Potentials and Challenges of Digitization in Low-Wage Labor Markets

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* Position Paper: Digitization And Work: Potentials and Challenges in Low-Wage Labor Markets. By Saskia Sassen. Columbia University, 2017

Description

"This report examines the question of the future of work and technology through two issues. One

is how digitization can enhance the work life of low-income workers by addressing the specific

needs of these workers at their workspace and in their neighborhoods. Low-wage workers can

gain from the development of digitized apps and tools that address their needs. The high-end

worker is already a full and effective user of these technologies, and in the US, most digital

applications have been geared to the middle classes and high-end workers and households. Very

little has been developed to meet the needs for low-income workers, their families, and their

neighborhoods. This is a bad and sad state of affairs given the needs of these workers and families.

The data indicate that most of these workers and their families have access to digital apps, and

are willing to spend some money on acquiring apps. We also know that access to digital apps is

overwhelmingly through their phones–especially Android phones, rather than through email or

iPhones–which is another constraint that leaves many low-income potential users of digital apps

at a disadvantage. We need more innovations that meet the needs and constraints of low-wage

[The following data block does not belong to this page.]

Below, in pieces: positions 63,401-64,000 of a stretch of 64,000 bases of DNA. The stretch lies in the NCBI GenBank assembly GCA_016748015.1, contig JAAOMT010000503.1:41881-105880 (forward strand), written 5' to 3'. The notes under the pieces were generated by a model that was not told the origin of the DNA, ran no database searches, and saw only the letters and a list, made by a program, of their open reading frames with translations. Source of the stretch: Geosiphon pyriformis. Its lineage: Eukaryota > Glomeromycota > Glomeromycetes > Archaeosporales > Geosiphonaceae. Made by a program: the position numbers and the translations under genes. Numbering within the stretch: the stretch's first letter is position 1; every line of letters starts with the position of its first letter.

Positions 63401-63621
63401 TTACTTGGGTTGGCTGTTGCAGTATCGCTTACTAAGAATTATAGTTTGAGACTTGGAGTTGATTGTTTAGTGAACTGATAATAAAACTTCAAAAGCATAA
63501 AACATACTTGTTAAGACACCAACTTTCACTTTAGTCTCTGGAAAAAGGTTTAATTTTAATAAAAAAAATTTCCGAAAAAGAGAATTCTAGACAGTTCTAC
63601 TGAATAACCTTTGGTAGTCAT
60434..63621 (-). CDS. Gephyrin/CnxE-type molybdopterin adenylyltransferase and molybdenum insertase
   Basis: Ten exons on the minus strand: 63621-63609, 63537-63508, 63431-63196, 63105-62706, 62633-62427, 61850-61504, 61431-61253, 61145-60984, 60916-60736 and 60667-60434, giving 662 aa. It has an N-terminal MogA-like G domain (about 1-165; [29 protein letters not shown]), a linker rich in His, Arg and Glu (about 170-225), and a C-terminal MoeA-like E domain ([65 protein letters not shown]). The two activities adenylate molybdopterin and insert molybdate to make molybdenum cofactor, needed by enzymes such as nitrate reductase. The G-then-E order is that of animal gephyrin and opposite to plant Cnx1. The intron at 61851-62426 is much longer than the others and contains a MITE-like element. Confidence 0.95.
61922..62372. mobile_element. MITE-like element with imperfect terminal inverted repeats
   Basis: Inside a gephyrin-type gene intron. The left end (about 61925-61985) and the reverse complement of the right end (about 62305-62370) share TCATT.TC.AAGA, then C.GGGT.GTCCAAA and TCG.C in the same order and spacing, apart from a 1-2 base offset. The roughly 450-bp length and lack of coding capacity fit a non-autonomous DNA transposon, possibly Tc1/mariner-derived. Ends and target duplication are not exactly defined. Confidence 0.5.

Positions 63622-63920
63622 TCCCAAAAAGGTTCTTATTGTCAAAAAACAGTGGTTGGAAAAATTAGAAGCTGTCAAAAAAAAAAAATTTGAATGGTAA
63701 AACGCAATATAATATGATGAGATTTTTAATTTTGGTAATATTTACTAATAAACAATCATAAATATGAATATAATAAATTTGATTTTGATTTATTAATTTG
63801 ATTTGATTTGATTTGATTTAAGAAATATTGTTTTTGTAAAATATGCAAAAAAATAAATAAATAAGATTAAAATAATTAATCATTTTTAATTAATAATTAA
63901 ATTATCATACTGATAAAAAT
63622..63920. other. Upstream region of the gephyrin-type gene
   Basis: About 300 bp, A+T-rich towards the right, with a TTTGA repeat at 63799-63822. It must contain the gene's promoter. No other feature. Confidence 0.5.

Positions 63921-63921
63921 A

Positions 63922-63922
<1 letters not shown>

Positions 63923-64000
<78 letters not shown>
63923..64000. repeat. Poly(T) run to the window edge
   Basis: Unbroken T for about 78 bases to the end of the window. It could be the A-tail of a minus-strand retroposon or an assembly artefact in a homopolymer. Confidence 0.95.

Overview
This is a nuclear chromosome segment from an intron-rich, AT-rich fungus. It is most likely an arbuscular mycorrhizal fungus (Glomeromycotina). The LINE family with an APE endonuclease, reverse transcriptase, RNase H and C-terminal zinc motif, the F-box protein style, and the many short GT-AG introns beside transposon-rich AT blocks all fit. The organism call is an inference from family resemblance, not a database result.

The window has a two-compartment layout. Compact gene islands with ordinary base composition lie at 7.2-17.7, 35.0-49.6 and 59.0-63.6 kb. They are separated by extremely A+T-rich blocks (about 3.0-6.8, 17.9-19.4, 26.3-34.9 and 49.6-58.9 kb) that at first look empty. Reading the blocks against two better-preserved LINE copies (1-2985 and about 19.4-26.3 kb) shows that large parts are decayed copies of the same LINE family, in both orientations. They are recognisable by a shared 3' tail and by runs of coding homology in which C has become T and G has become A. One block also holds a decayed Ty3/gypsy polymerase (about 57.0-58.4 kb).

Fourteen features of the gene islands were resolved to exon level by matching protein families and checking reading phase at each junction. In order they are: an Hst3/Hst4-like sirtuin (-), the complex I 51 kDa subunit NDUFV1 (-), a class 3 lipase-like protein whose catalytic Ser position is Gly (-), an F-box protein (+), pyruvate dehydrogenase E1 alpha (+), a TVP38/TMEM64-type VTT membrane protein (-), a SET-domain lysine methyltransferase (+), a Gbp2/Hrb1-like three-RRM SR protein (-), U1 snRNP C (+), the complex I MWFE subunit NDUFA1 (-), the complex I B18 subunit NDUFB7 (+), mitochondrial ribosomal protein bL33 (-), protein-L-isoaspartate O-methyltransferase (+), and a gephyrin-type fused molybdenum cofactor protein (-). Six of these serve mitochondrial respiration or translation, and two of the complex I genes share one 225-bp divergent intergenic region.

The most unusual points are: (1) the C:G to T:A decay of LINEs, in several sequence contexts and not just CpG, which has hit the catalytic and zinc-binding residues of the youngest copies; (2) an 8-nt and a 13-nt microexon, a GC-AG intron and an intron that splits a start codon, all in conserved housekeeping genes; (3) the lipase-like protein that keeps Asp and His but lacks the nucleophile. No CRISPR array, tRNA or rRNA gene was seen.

workers.

Against this set of conditions, I focus on how digital innovations can address the needs of low-

wage workers, their families and their neighborhoods. I will discuss recently developed

applications geared towards low-income people and neighborhoods. But I will also examine

existing or planned applications aimed, whether knowingly or de facto, at professionals,

corporations, or scientists that could be adapted for use by low-income workers, families, and

neighborhoods.

A second major issue I address in this report concerns an emergent complication that increasingly

affects all workers. It derives from the use of semi-automated systems, which have seen

particularly sharp innovations in the world of work. Such systems can generate ambiguity about

responsibility when something goes wrong insofar as the worker still has a role in their

deployment. In the case of factory and delivery workers, the increase in the use of robotic tools

and machines can be devastating if something goes wrong since they probably don't have access

to specialized lawyering if the employer does not pay for it and is in most cases the accused party

anyhow. High-end workers also confront this given the sharp increase in the use of automated

computer transactions of important/high-value operations that generate a similar ambiguity

regarding responsibility for a mistake. But they are likely to have access to that specialized

lawyering. One helpful source for in-depth discussion of this ambiguity about responsibility (the

machine or tool versus the worker using it) can be found in a series of lawsuits: these provide

detailed information about how workers can easily be at the losing end of such lawsuits. But they

also make visible the ambiguities of the work process and the available laws in establishing who is

guilty when something goes wrong."

Excerpt